* Canada Pork Council: trade retaliation if no U.S. changes
* Canadian farm minister says too soon to consider tariffs
* WTO ruled U.S. must make changes by May 23, 2013
By Rod Nickel
WINNIPEG, Manitoba, Jan 14 U.S.
country-of-origin meat-labeling rules have directly cost
Canada's hog and pork industry more than $2 billion, according
to a report that could help determine retaliation against U.S.
exports if Washington does not change its requirements.
The United States must bring the labeling rules, known by
the acronym COOL, into compliance with a World Trade
Organization ruling by May 23, 2013, according to a WTO decision
released last month.
But citing no apparent movement by the U.S. Congress since
the original WTO ruling in mid-2012, the Canadian Pork Council
released an estimate of damages on Monday. The council called on
Ottawa to impose retaliatory tariffs on imports from the United
States if there is no change by the WTO deadline.
"COOL continues to cost hog and cattle producers tens of
millions of dollars every month and must be dealt with sooner
rather than later," said Jean-Guy Vincent, a Quebec hog farmer
and chairman of the Pork Council.
The labeling program has led to a sharp reduction in U.S.
imports of Canadian pigs and cattle because it has raised costs
for U.S. packers by forcing them to segregate imported animals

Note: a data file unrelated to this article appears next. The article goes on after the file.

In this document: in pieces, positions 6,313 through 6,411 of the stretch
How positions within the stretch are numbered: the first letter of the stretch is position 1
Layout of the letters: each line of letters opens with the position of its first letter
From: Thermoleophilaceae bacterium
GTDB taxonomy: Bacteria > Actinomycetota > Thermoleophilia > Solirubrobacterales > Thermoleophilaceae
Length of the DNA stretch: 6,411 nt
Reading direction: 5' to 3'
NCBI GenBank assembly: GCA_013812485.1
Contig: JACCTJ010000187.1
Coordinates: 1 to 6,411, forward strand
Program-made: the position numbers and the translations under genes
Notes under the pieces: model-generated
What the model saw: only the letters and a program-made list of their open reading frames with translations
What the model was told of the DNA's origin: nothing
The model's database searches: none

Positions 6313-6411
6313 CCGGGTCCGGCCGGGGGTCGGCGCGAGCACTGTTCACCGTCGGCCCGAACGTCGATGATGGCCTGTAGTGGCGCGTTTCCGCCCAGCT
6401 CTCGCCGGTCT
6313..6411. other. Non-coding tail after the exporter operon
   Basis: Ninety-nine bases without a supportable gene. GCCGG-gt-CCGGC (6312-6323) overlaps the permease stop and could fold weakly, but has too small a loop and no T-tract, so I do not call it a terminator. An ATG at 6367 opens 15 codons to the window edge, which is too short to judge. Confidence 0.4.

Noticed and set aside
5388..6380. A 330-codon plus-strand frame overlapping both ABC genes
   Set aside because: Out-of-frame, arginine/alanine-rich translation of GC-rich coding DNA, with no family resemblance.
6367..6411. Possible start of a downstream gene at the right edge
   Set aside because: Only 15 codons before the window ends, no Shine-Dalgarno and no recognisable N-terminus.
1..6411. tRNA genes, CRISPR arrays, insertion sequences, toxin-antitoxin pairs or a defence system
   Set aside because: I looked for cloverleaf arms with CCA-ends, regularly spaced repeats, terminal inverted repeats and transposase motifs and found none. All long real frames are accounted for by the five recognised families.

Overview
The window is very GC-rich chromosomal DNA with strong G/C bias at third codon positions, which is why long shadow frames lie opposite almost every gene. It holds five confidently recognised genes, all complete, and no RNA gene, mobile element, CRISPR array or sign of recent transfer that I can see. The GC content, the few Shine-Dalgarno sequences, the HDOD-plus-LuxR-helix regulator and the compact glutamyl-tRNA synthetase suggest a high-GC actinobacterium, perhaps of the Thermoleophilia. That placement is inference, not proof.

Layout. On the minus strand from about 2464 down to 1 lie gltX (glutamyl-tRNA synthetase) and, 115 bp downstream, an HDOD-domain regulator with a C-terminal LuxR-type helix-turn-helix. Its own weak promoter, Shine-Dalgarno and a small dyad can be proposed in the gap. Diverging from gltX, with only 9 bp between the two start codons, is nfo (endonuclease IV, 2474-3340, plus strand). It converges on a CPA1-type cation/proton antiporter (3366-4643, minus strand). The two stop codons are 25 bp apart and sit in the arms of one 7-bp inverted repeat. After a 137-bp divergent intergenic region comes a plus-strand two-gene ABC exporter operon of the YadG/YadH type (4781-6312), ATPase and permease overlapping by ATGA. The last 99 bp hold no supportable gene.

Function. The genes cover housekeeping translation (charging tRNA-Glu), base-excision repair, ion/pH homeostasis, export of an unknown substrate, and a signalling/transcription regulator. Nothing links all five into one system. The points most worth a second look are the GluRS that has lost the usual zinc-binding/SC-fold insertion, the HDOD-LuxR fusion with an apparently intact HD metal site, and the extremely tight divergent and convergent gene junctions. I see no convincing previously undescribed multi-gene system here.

from U.S. livestock.
Some U.S. groups have said COOL offers consumers valuable
information about the origin of their food.
The Pork Council's report, written by economist Ron Gietz,
calculated that the labeling rules had cost Canadian farmers $2
billion in lost hog exports by the end of 2012, plus an
additional $442 million in reduced pork shipments and suppressed
prices for feeder pigs.
Canadian Agriculture Minister Gerry Ritz has soundly
criticized the U.S. labeling program, but said on Monday it's
too early to assume the United States will not comply with WTO
rules before the deadline.
"We expect that the U.S. will bring itself into compliance
with its WTO obligations by May 23," Ritz said in an emailed
statement to Reuters. "It is premature to speculate on
retaliatory measures at this time."
Nkenge Harmon, a spokesperson for U.S. Trade Representative
Ron Kirk, also said it's too soon to discuss potential Canadian
retaliation related to COOL.
"To determine our next steps, we are working with our
colleagues at (U.S. Department of Agriculture) and consulting
with relevant stakeholders, including Congress," Harmon said.
U.S. officials have previously said they intend to bring
COOL into compliance by the WTO's deadline.
The WTO ruled on June 29 that the U.S. country-of-origin
labeling program unfairly discriminates against Canada and
Mexico because it gives less favorable treatment to beef and
pork imported from those countries than to U.S. meat.
The Pork Council report does not address damages to the
Canadian cattle industry, or to Mexico's livestock sector.
Meat labels became mandatory in the United States in March
2009 after years of debate. U.S. consumer groups and some farm
groups supported the requirement, saying shoppers should have
information to be able to distinguish between U.S. and foreign
Big meat processors opposed the provision, which they said
would unnecessarily boost costs and disrupt trade.
The U.S. labeling law requires grocers to put labels on cuts
of beef, pork, lamb, chicken and ground meat or to post signs
that list the origin of the meat.